Private investments in Destination Medical Center exceeded $152 million in 2015 and are on pace to reach a $200 million threshold to return state funding to the initiative this year, according to a report due to be filed with a state office.

The Destination Medical Center Corporation Board of Directors were scheduled to meet Thursday morning to review the report, a certification of expenditures due to the commissioner of the state's Department of Employment and Economic Development by April 1.

The DMCC board meeting was canceled due to weather conditions when only local members Rochester Mayor Ardell Brede and city councilman Mark Hickey — who attended his first meeting since replacing Ed Hruska — were able to attend and others encountered problems video conferencing into the meeting.

DMCC Board Chairwoman and Lt. Gov. Tina Smith said she would file the report on behalf of the board.

"I will ask our counsel to submit this document to DEED and with the understanding that despite our very best efforts we were unable to get the board together to officially vote to submit, and then we'll have to do it at our rescheduled meeting," Smith said.

The DMCC board is expected to reschedule its regular meeting for a date in mid-April, said DMC Economic Development Agency executive director Lisa Clarke.

According to the report, which was available in the public meeting materials, private investors including Mayo Clinic have totaled $152.4 million in cumulative investments from the beginning of the initiative in 2013 through the end of 2015.

Total expenditures in 2015 totaled $106.2 million, including $85.7 reported by Mayo Clinic. The remaining $20.5 million came from private investments within the DMC boundary area, reported by the city of Rochester. The previous cumulative total for private investment was $46.2 million, which brought the new 2015 total to $152.4 million.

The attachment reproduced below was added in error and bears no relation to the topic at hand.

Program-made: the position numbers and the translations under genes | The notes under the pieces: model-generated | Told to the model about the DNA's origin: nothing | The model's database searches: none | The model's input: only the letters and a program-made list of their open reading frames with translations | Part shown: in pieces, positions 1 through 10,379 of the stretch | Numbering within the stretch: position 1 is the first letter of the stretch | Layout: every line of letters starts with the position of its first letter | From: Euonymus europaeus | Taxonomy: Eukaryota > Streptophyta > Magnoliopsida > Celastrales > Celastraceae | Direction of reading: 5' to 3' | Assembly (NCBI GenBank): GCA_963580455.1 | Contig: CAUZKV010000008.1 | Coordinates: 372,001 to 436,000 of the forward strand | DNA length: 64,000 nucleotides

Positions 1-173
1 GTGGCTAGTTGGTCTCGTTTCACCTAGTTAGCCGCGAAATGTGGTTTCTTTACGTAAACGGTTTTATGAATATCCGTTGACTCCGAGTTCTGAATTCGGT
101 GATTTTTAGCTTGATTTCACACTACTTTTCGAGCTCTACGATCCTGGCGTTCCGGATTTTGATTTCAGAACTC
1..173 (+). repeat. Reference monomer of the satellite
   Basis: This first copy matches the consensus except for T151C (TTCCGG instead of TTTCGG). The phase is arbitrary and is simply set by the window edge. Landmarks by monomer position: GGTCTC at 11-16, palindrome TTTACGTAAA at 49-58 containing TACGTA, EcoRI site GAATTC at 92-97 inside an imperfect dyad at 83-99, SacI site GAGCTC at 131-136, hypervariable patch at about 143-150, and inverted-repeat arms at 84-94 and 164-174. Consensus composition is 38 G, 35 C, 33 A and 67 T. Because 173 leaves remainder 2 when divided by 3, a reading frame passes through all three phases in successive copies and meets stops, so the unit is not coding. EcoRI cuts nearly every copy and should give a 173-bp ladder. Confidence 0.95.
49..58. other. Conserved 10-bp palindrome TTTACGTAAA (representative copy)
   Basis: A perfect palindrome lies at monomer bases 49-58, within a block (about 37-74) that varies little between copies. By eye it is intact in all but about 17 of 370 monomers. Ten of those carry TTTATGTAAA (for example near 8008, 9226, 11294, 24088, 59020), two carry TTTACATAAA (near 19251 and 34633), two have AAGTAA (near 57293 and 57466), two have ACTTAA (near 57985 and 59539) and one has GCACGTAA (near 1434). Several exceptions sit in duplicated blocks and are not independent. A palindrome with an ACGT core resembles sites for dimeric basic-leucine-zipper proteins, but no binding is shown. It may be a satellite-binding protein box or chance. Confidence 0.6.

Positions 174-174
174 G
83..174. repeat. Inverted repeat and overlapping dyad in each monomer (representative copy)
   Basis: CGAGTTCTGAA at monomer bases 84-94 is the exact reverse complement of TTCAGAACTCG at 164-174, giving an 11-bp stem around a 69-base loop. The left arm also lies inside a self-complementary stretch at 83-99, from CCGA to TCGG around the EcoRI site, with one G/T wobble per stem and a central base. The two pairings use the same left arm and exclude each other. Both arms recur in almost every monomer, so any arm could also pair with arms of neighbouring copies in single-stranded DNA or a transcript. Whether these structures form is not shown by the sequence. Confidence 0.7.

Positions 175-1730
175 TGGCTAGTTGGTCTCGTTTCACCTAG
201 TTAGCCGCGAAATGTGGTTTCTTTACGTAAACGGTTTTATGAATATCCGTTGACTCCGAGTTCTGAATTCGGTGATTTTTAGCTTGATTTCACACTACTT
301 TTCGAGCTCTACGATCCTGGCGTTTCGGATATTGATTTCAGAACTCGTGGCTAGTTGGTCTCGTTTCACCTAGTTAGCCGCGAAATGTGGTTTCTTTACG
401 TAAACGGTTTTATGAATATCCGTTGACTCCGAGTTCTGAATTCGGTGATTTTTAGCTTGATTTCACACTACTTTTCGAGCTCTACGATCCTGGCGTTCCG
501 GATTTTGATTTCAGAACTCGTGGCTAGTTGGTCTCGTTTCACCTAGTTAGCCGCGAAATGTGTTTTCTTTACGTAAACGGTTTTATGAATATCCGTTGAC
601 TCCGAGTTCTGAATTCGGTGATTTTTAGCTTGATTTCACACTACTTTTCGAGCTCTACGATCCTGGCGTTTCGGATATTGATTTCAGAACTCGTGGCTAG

This is the first year the city was required to report private investments to DEED, so its $20.5 million total includes private investments from 2013 through 2015. Prior to 2015, the city had been in talks with DEED to determine which investments would qualify as certified expenditures, said Gary Neumann, assistant city administrator.

The city's largest private investment reported this year was the Plaza on Historic 3rd, a development that produced $10 million in DMC investment. The building's tenants include Terza and La Vetta restaurant and lounge.

Smaller investments included a $500,000 private development of 400 South Broadway, including tenants Limb Lab and Cambria. Blue Sky Dental, located in the DMC sub-district Discovery Square, reported a $300,000 investment.

The city's reported investments do not include its $6 million purchase of the Chateau Theatre; the sale closed in early January this year.

Mayo Clinic's investments in 2015 included a $17.5 million expansion of its Superior Drive Support Center and an $11 million modernization of Mayo Clinic Hospital St. Marys campus and Mary Brigh Tower.

The DMCC board, the city and Mayo Clinic are required to certify private investments through DEED each year; when private investments reach $200 million, the state will begin to return General State Infrastructure Aid based on the amount of annual private investments over the $200 million mark.

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